5 Steps To Growth






Relying on too few clients can leave your business vulnerable during uncertain times. Construct a clear, precise picture of your ideal customer: it’s easier to find them when you know who you are looking for. Consider running a focus group to discover how you could improve, or what it would take to persuade potential customers to switch to your goods or services. Ask your customers to make referrals. They have friends and colleagues who are like them. Make headlines to increase awareness:


  • Improve your profile by putting yourself forward in the media as an industry expert.
  • Alternatively, invest in advertising or direct marketing and always follow up new leads.





With sterling relatively weak, now is a good time to consider exporting. But generating overseas sales takes time and energy: it is important to understand customer demand, competitors, regulations, and the business culture in your target territory. Speak to other business leaders, join exporting clubs and visit trade shows to build up a picture of the market. The UK Trade & Investment Passport to Export scheme can also help. Think about whether you might want to sell via a distributor or a sales agent – or even open an office abroad. Discuss finance with your relationship manager, who can advise about financing to cover expansion costs and currency ‘hedging’ to lock into a given exchange rate.





Cash is the key to survival: it keeps your business in business. Plot income, including sales and tax rebates, against outgoings such as wages, PAYE, supplier payments and utility bills over a defined period such as a quarter. Consider how differences in the payment terms you give your customers, and those you receive from your suppliers, might affect cash-flow. Have a system for chasing late payments, and make sure you stick to it. For example, include the date when bills are due on all your invoices. Talk to your relationship manager as soon as you think that cash might be running short. They can advise on whether solutions such as invoice discounting or credit insurance might work for your business.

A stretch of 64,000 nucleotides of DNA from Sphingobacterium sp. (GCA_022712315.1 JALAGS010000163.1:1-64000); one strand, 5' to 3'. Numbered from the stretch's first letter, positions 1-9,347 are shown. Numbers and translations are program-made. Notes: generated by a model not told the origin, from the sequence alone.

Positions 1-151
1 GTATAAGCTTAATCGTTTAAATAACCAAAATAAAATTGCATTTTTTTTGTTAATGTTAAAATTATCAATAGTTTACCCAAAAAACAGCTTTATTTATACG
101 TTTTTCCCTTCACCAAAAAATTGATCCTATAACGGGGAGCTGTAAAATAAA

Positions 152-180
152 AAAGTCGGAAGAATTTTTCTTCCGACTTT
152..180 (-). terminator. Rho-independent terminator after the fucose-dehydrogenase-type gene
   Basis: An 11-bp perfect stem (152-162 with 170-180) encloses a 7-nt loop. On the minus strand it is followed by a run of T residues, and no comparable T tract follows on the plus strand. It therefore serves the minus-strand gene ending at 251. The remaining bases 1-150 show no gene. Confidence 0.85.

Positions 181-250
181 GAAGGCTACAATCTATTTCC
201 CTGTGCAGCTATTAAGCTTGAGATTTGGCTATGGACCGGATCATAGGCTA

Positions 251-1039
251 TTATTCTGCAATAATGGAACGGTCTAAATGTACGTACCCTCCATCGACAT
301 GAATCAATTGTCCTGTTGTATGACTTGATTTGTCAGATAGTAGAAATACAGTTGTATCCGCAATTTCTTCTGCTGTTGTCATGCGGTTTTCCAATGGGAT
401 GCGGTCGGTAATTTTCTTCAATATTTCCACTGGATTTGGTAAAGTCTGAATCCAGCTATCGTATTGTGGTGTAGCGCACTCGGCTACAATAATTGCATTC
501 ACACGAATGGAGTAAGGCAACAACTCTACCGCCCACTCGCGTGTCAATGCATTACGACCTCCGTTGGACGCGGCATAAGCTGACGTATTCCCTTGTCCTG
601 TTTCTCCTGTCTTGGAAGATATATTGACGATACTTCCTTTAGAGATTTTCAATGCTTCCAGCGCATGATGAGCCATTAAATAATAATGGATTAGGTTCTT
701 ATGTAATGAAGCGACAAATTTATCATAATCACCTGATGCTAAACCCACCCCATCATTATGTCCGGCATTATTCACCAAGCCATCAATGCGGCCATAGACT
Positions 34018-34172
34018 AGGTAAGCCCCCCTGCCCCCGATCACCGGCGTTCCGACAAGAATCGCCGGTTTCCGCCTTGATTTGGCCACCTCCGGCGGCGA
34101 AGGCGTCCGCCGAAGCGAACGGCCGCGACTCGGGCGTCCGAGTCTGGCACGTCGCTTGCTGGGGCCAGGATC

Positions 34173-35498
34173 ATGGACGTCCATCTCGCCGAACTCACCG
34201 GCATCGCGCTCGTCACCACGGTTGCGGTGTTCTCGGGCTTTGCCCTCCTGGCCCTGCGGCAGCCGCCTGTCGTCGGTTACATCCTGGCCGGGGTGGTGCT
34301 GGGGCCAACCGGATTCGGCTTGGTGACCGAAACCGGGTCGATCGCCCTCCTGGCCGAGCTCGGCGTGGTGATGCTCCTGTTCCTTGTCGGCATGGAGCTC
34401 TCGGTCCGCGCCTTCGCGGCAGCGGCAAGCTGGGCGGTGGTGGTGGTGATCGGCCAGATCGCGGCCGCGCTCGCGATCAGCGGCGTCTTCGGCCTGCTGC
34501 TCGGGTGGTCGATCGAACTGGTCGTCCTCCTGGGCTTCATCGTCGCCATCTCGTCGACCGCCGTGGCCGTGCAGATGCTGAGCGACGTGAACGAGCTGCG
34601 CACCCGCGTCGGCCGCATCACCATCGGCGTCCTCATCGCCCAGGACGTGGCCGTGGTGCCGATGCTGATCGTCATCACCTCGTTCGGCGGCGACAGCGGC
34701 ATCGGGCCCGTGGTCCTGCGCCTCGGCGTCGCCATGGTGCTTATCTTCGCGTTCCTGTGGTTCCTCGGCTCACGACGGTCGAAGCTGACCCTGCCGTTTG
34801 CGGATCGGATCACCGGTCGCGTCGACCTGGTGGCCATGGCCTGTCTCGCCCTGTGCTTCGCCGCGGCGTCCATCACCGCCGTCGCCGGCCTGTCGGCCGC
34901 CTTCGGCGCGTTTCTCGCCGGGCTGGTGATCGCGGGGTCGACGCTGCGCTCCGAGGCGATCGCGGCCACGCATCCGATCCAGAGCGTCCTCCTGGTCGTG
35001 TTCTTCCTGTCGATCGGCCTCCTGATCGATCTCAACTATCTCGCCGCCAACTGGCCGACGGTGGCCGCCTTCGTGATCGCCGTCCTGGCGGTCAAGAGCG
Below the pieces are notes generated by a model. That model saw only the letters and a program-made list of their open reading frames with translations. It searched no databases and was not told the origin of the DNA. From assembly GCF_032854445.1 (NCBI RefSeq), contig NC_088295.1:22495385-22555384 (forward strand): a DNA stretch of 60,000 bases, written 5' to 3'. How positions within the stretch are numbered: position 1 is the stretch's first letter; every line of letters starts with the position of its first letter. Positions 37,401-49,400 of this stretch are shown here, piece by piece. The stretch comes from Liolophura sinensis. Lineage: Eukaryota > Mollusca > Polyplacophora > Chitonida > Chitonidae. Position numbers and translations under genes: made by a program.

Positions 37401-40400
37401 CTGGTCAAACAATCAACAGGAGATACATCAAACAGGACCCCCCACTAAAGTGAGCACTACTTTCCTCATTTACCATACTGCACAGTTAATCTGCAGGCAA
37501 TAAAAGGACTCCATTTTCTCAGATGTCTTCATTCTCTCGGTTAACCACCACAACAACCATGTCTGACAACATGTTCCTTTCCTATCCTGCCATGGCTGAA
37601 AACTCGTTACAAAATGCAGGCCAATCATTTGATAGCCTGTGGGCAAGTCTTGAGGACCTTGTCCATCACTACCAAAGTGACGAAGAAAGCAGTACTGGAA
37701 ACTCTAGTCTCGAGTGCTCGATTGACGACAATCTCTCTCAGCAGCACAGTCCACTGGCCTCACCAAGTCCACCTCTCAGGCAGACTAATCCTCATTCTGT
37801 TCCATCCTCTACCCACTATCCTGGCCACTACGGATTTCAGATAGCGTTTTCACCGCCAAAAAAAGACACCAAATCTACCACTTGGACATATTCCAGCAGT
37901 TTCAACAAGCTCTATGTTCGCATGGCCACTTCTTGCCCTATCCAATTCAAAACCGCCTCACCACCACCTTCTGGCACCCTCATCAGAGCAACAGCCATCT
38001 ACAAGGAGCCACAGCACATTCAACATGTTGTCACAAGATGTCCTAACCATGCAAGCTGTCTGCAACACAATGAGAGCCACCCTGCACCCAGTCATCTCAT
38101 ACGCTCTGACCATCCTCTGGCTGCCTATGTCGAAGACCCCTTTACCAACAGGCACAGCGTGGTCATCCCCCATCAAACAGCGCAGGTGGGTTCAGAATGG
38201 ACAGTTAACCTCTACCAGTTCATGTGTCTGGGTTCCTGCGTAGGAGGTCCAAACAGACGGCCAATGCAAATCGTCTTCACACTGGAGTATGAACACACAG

Successful businesses have a vision of what they want to achieve and a plan to get them there. Review and refine your business aims and objectives each year: some business leaders find they can be distracted by a constant stream of new ideas. Monitor key performance indicators that are relevant for your organisation’s size and sector, such as order fulfilment time or number of returning customers. Spotting and fixing potential problems can make the difference between growth and failure. Set SMART (Specific, Measurable, Achievable, Realistic and Timebound) performance targets to inspire and motivate staff. Finally, assess the strengths and weaknesses of your management team: in uncertain times it is important that they can make the right decisions quickly.





Competing for business is crucial, but sometimes collaboration can be just as effective at delivering growth. Partner with another business leader to pitch for business or take on a large contract. Team up to share office space or manufacturing premises. Promote a complementary service in return for the same favour. Just make sure expectations are clear and the agreement is in writing. Invest time in relationships with your key stakeholders. Technology – from Facetime and Skype to Twitter and Facebook – has made communicating with staff and clients both easier and more affordable. Tell them your ideas for growth and ask for suggestions and feedback. Give your relationship manager regular business updates: they can support your growth plans and help when things go wrong.



How are you planning to grow your business in 2017 and beyond? 


And read the full Steps to Growth: Breaking Barriers report at https://aibgb.co.uk/breaking-barriers